Currier House may change its own spring housing lottery next year by excluding "rising sophomores," a move which many officials and students believe will eliminate unnecessary worry strong freshmen who received bad lottery members and as a result would not be assigned a room until the fall. Currier residents said this week.
Under the new policy, the House will assign all "rising sophomores" rooms during August, once the total number of vacant rooms becomes clear after the deadline for leave-taking passes.
Every House has about 10 percent more students than available rooms during the spring but by fall most generally decide to take time off, vacating the needed space College statistics from the past several years indicate.
Because Currier and the North House have included freshmen in their lotteries, about 30 rising sophomores every year headed to each house have left for the summer without knowing they can expect a specific room.
Currier officials and students said they will probably which their assignments methods by next year, and North House residents said they plan to consider a change Both lotteries are student run.
If Currier and North were to change their lottery systems, the entire House system would then be assigning rising sophomores rooms during the summer, including South which changed three years ago and Winthrop which changed this year.
My feeling right now is that we will probably change," said Alan Anderson '83, chairman of the Currier House committee it's just not worth getting so many people disappointed."
College administrations have encouraged Houses to assign freshman rooms in the summer for several years, saying it is unnecessary for some students to worry about not having a room because sufficient rooms have always been available by fall.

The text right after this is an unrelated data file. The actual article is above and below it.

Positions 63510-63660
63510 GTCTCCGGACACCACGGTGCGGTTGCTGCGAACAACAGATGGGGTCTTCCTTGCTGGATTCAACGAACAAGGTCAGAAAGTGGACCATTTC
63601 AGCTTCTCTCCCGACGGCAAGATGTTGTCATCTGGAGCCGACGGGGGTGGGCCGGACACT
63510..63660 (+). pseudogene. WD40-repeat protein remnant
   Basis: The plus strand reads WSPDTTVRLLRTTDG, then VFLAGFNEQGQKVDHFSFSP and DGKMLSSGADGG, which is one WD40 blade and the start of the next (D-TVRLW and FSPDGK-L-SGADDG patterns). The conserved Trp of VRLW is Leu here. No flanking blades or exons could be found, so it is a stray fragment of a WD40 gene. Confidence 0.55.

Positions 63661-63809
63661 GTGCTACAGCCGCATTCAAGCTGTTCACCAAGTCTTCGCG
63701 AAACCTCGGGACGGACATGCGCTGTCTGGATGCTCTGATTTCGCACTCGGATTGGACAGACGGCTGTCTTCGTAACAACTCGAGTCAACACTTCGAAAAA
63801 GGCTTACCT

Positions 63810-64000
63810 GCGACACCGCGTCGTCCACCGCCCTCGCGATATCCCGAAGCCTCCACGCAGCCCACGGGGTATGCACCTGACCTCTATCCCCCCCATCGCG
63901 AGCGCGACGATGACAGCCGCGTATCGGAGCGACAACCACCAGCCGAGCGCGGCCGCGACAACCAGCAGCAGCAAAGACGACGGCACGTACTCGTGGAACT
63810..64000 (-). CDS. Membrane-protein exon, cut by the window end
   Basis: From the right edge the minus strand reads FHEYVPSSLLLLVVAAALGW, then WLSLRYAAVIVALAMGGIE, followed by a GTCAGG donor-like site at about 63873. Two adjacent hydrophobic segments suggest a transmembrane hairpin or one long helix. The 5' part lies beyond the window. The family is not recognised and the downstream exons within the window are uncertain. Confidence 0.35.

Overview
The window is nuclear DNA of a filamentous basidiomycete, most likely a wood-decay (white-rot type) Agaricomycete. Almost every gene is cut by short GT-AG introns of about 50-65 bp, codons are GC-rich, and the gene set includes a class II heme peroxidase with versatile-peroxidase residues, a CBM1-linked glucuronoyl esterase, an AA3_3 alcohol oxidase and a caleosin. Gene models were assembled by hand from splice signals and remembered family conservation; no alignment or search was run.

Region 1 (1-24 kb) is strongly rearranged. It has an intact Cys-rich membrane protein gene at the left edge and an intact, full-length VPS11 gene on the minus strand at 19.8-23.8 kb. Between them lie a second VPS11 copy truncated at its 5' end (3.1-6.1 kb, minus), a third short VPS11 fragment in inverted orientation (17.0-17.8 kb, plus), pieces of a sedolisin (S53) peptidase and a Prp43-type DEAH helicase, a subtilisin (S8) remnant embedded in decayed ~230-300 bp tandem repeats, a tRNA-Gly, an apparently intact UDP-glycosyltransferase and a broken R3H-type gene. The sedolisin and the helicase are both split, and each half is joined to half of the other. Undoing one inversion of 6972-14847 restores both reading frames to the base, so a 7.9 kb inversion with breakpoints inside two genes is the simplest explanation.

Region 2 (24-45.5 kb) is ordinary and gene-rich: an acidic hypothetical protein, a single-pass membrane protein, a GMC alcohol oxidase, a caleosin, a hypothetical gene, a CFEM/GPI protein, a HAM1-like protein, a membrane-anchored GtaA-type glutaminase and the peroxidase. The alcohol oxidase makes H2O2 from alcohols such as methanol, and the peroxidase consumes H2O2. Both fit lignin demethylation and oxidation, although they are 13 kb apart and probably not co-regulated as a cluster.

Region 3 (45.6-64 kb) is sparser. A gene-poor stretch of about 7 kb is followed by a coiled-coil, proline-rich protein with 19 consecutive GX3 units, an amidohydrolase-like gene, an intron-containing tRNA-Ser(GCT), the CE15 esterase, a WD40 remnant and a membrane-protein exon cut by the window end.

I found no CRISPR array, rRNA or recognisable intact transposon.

But students in Currier and North said this week that annual polls in their Houses on the question shows overwhelming support for allowing freshmen to choose rooms.
Saying North's policy should not be changed "just because of administrative convenience," North House Master J. Woodland Hastings said this year's poll found the sophomores who had just gone though the process in question were" most interested in keeping at the way it was."
Other students and officials said that the system at North and Currier also aggravated anxiety among students who had not chosen to live an either Quad house, making some feel that they had "lost out" not only in the College wide freshmen lottery but also in the once can their house.
Curner and North officials send they did not expect final decisions to come until at least later in the fall because the next house lotteries will not occur next April.